Don’t worry, we still get that “hero motivation speech” that pushes Jaime to new heights, but it led to another unexpected thing that I adored. The Scarab is alive, as I noted, and we see it interact with Jaime throughout the film. But after truly bonding with it, not only does it speak Spanish, it stops him from killing one of the villains because “We are not killer, Jaime.” Something he said to it previously. I LOVED that and honestly wished we had gotten even more of them interacting because that’s yet another unique thing tied to Jaime’s character.
Speaking of the Reyes family, I appreciated the levels they went to show their bond and why they would risk it all to get Jaime back when the chips were down. “Nana” taking charge was great, and when you learn about her secret history…you’ll wish you had a Nana just like her. It’s also through this family that we see the harsh truth about Latino families and what they do just to survive or to be with their family in the first place. Some will think it’s a “bit on the nose.” But sometimes, you need to be very realistic and blunt about bad things for people to understand what’s been happening for a long time.
Now, if you recall my intro to this Blue Beetle review, you’ll recall I said this film was “good” but not “great,” and I will maintain that. It’s a good film with a lot of heart and passion, but it has many pitfalls that will turn off some people. For example, the first act is REALLY slow and, at times, cheesy to a fault. Yes, we do get great moments with Jaime and his family, and the reveal of the Scarab, the Kord family (and legacy), and so on, but the pace at which it crawls to set everything up before Jaime even gets the Scarab is a bit much.
Second, while I do adore the Reyes family (especially Nana), they were a bit much at times. Milagro, at the beginning, was…a bit over the top. She got better by the end, but some of those opening scenes were just…eh. While I’m a fan of George Lopez and his style of comedy, he was allowed to go “all out” too many times, and some of the lines he said really made me roll my eyes. Yes, I have no doubt that there are families just like this, including a “conspiracy theory uncle that hates the government,” but this is one of those times where you walk the line and not go over it so you don’t lose your audience in senseless comedy. Sadly, that applied to Jaime too, at times, including when he literally chased Jenny Kord down to get a job…it was really weird.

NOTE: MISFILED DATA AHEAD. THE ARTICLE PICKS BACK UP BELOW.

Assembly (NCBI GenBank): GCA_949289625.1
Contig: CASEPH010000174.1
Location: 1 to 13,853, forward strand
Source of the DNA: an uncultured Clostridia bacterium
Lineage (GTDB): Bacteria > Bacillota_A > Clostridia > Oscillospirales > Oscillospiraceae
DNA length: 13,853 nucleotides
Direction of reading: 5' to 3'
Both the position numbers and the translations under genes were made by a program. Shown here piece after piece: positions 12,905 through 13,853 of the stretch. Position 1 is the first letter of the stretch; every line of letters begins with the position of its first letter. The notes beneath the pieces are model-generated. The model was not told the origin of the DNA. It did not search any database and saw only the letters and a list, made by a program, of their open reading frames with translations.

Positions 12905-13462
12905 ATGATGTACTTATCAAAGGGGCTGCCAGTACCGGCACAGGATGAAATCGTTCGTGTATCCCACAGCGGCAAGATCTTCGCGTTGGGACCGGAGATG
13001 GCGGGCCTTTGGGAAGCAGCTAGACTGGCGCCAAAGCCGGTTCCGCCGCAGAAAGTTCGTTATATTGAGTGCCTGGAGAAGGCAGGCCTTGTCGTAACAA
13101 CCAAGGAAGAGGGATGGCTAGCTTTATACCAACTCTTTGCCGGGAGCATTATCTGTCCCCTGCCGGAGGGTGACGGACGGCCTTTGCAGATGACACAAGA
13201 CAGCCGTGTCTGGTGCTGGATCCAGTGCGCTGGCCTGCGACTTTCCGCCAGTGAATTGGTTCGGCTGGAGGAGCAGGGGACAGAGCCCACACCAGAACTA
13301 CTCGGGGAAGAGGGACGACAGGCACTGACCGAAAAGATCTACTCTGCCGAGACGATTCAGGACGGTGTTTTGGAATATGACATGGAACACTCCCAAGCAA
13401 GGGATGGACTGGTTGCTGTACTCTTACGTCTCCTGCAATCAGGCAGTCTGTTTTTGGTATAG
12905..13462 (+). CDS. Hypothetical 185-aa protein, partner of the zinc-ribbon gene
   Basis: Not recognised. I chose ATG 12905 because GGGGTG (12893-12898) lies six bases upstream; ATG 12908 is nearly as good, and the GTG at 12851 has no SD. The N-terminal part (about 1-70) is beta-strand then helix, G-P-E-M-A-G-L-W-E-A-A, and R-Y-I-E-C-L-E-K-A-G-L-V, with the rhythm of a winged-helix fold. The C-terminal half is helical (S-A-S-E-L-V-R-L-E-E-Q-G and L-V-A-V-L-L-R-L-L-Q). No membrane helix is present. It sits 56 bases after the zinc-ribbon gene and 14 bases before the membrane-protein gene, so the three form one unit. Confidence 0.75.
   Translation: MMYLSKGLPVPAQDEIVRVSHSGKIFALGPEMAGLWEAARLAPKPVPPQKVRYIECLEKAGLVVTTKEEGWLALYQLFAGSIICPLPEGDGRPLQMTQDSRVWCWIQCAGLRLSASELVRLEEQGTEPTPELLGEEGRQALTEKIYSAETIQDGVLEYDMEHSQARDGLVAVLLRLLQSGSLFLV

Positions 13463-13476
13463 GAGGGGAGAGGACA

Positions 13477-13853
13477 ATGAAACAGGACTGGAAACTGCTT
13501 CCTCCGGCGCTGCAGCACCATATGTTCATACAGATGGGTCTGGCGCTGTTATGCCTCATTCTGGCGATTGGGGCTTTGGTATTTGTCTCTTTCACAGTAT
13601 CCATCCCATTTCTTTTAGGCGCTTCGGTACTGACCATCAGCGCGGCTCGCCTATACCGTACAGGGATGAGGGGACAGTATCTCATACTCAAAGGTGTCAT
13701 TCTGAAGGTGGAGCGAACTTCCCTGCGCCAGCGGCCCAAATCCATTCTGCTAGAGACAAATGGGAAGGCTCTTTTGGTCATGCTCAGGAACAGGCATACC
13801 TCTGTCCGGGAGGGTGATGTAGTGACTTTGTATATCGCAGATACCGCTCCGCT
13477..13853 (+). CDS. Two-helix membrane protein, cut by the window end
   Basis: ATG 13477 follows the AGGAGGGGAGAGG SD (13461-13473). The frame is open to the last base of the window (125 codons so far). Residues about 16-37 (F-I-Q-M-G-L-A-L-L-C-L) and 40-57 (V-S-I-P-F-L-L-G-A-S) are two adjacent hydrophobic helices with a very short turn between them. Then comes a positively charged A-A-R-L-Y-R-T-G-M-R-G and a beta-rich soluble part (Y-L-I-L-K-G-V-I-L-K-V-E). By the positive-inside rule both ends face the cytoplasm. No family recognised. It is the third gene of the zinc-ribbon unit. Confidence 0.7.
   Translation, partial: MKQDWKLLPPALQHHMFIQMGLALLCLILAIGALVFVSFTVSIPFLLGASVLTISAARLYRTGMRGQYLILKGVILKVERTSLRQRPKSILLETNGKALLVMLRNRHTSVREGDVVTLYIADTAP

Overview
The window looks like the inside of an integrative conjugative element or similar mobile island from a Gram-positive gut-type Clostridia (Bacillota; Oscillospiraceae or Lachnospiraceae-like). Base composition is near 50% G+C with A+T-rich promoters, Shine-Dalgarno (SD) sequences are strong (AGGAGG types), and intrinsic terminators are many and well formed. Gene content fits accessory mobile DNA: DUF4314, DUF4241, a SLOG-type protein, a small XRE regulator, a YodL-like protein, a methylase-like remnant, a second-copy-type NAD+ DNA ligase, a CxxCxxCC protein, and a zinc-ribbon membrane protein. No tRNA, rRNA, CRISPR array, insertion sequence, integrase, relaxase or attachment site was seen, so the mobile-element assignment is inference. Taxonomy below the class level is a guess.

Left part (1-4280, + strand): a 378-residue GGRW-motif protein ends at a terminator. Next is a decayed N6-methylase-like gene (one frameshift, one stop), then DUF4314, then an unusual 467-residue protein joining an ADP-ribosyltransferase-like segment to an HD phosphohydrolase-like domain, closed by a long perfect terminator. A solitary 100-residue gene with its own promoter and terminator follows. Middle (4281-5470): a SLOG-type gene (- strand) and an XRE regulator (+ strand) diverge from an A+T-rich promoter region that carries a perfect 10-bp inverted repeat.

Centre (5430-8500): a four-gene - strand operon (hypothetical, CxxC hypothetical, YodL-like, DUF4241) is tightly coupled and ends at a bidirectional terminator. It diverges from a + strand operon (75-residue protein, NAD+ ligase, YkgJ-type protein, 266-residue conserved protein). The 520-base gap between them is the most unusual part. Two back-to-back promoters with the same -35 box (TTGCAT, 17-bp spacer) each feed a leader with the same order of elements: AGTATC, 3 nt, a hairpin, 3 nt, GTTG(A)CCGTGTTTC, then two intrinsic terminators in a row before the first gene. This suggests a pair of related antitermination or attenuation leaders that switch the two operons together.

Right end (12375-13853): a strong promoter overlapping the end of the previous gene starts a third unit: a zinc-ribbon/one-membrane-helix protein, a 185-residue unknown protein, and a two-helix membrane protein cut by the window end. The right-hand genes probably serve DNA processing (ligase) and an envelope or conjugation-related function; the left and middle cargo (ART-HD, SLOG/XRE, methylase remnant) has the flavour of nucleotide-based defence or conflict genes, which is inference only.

Third, while I appreciated the focus on Latino culture and the real-life struggles they go through…they also took things in the opposite direction and relied on storytelling tropes to help try and sell certain things. Like how Jaime (a poor Latino young man) was going to fall in love with the rich (but also Latino) woman who gave him the Scarab. The family even broke the fourth wall in a way to point out how it was like a TV show they watched! I’m not saying they didn’t have chemistry because they did, but it could’ve been fleshed out more than they did.
Ironically, my biggest problem with the film comes from one of its biggest name stars: Susan Sarandon. She’s been doing movies for decades, and yet…she was as one-note as possible. They tried to make it seem at times that she was a woman “overlooked by the system because she’s a woman,” but they rarely had her emote that. Instead, she kept saying, “Sacrifices must be made for the greater good,” and simply acted like a bigot to various people, including the Reyes family and some of her own workers. Again, yes, there are definitely people who act like that, but in superhero films, you MUST have a memorable villain or much of the plot will feel hollow, and I definitely had that here.
However, I will say that how she died was great, and I’m pretty sure something unique in superhero films. You can correct me if I’m wrong on that.
Oh, and Jaime’s suit burns his clothes off every time he transforms? Really? Do I have to spell out the problems that would cause long-term?
As I wrap up my Blue Beetle review, I must state once again that this was a good film. You can tell the actors, writers, and director had a blast making this love letter to Jaime Reyes, the Blue Beetle legacy, and the Latino culture. I truly believe that if it were to get a sequel, it could easily build on what was established here and make an even better film. So if you get the chance to watch this in theaters or on Max when it arrives, I definitely recommend it
Blue Beetle Review
The Blue Beetle was a strong introduction to Jaime Reyes and the world he lives in. It won’t blow your mind like other hero films, but it will amaze you in certain ways and you’ll want to see more by the time they’re done.